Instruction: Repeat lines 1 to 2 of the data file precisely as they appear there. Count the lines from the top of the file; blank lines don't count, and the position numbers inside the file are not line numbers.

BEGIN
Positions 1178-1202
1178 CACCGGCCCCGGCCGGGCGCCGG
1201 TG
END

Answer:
Positions 1178-1202
1178 CACCGGCCCCGGCCGGGCGCCGG